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    Necrotizing Fasciitis – Treatment


    Last Updated Nov 14, 2017
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    • Necrotizing fasciitis is a rare but life/limb threatening disease and is a true surgical emergency. There are about 100 cases annually in Canada (1/350,000).
    • Necrotizing fasciitis carries a high mortality rate (>30%), and early diagnose is crucial.
    • The hallmark of necrotizing fasciitis is pain out of proportion to findings.
    • The management of necrotizing fasciitis is surgical, so early referral is key.
    • The most common pitfall is failure to recognize necrotizing fasciitis and failure to refer to surgery/plastic surgery early.

    Recommended Treatment

    • The definitive treatment of necrotizing fasciitis is surgery.
    • Antibiotics should be administered early. Piperacillin-tazobactam 3.375 grams IV OR Penicillin 4 million units IV with vancomycin (weight based dosing) is recommended.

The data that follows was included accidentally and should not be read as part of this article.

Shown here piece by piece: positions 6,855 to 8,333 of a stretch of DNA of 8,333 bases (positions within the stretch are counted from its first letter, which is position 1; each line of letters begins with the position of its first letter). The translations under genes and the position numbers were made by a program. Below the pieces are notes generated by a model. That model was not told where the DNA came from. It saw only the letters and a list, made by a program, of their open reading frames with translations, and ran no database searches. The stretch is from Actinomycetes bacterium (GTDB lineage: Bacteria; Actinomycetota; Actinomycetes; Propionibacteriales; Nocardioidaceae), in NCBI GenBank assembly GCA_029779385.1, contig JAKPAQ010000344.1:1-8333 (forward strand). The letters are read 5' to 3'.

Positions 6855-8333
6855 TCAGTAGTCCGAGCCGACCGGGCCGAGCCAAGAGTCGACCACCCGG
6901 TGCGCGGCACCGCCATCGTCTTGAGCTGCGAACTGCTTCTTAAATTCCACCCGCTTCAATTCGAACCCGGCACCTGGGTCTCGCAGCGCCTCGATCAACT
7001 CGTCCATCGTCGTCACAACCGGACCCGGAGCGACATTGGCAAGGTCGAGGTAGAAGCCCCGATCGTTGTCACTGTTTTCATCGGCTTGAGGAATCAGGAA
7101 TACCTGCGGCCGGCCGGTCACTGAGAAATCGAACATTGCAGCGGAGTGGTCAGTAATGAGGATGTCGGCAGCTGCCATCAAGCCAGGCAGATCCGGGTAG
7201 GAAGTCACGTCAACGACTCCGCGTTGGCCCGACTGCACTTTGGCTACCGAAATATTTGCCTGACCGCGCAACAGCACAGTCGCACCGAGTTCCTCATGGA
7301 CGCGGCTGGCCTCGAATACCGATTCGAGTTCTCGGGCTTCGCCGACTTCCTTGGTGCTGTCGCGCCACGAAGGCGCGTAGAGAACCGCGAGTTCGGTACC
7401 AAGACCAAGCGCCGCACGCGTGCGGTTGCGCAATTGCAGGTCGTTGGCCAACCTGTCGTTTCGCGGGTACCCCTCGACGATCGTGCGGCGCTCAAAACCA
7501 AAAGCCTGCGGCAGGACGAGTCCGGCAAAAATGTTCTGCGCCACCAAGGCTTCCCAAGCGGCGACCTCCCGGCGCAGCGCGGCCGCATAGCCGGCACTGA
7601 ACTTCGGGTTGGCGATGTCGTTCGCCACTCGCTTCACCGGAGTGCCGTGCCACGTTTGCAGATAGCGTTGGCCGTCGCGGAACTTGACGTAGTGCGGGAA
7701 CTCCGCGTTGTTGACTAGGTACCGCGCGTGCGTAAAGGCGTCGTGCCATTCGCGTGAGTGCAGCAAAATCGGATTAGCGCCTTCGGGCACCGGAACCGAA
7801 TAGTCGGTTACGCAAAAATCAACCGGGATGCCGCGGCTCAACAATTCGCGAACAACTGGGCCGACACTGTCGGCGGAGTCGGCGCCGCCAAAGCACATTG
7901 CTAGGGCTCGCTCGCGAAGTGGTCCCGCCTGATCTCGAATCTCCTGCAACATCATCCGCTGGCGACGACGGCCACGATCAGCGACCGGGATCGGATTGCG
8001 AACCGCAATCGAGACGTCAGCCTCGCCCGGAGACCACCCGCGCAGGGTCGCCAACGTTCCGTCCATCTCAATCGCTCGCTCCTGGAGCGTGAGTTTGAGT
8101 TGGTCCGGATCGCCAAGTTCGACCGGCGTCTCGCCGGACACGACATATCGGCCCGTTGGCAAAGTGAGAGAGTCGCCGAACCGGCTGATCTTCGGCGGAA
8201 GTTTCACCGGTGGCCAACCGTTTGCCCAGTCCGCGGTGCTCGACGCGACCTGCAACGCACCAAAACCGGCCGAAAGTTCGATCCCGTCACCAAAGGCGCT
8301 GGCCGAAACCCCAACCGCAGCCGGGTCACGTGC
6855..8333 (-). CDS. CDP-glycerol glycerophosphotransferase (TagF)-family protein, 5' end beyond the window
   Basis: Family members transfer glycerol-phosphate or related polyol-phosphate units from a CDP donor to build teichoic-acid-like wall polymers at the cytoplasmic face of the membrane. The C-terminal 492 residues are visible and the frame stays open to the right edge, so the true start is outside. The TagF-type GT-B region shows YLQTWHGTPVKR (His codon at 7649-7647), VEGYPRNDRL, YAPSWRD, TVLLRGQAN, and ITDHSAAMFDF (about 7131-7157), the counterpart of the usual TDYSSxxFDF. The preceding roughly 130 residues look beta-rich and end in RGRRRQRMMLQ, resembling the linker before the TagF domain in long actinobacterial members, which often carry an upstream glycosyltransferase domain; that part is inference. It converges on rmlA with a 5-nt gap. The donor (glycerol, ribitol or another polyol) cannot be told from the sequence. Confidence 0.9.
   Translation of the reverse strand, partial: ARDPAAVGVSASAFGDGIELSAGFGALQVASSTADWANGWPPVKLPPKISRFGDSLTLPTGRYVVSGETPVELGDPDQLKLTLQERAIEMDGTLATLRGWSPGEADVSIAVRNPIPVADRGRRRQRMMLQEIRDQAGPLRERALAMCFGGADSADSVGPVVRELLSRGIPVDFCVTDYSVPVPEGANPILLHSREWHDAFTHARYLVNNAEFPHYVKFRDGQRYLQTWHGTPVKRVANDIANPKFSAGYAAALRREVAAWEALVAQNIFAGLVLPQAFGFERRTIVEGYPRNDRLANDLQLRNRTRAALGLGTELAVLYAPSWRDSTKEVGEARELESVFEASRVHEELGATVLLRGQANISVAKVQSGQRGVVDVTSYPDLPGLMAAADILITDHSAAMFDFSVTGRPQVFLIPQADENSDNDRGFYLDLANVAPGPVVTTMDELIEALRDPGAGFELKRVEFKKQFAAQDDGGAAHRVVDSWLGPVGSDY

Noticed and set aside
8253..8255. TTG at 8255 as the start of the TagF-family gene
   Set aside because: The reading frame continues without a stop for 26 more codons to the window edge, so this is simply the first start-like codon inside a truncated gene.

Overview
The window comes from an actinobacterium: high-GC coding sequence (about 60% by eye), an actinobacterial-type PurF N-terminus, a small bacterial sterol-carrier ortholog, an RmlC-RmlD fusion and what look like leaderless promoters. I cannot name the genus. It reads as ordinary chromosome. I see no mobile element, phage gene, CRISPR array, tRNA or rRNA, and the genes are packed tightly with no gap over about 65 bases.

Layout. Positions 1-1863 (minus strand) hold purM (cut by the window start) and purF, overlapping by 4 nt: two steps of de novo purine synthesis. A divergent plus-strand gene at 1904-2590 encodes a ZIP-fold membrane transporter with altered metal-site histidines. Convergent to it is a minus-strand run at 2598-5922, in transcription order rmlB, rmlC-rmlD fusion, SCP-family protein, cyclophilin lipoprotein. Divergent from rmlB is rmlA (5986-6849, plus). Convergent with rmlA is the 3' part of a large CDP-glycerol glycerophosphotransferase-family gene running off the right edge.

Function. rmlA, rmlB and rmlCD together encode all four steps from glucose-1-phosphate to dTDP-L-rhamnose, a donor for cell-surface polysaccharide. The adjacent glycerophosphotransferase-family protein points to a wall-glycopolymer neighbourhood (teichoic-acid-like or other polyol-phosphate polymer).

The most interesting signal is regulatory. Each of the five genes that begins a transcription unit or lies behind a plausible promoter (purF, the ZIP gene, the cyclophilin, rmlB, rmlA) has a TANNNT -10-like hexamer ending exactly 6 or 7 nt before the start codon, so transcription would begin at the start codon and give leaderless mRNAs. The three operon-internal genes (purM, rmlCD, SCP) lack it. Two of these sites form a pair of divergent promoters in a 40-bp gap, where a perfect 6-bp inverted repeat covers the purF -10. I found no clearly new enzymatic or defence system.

• In penicillin allergic patients, ertapenem 1 gram IV is a reasonable alternative, again with vancomycin.
    • There is some evidence (animal studies) that adding clindamycin (900 mg IV) to the above regimens, helps with synergy and decreasing inflammation.
    • There is no role for corticosteroids.
    • There is no evidence that hyperbaric oxygen adds benefit.
    • Patients with necrotizing fasciitis frequently are in septic shock, and it is crucial to manage this as well.

    Criteria For Hospital Admission

    • All patients with suspected necrotizing fasciitis require hospital admission.

    Criteria For Transfer To Another Facility

    • Necrotizing fasciitis treatment requires highly specialized care, including surgery or plastic surgery services as well as intensive care. Transfer to another facility must be weighed against the observation that patients with necrotizing fasciitis are frequently unstable.

    Criteria For Close Observation And/or Consult

    • Suspicion of necrotizing fasciitis necessitates early referral to surgery/plastic surgery.
    • It is better to refer early, and have the diagnosis be a severe case of cellulitis as opposed to waiting too long for a diagnosis of necrotizing fasciitis.

    Quality Of Evidence?


    Necrotizing fasciitis is so uncommon that all published literature is based on case series or individual cases.


    Related Information


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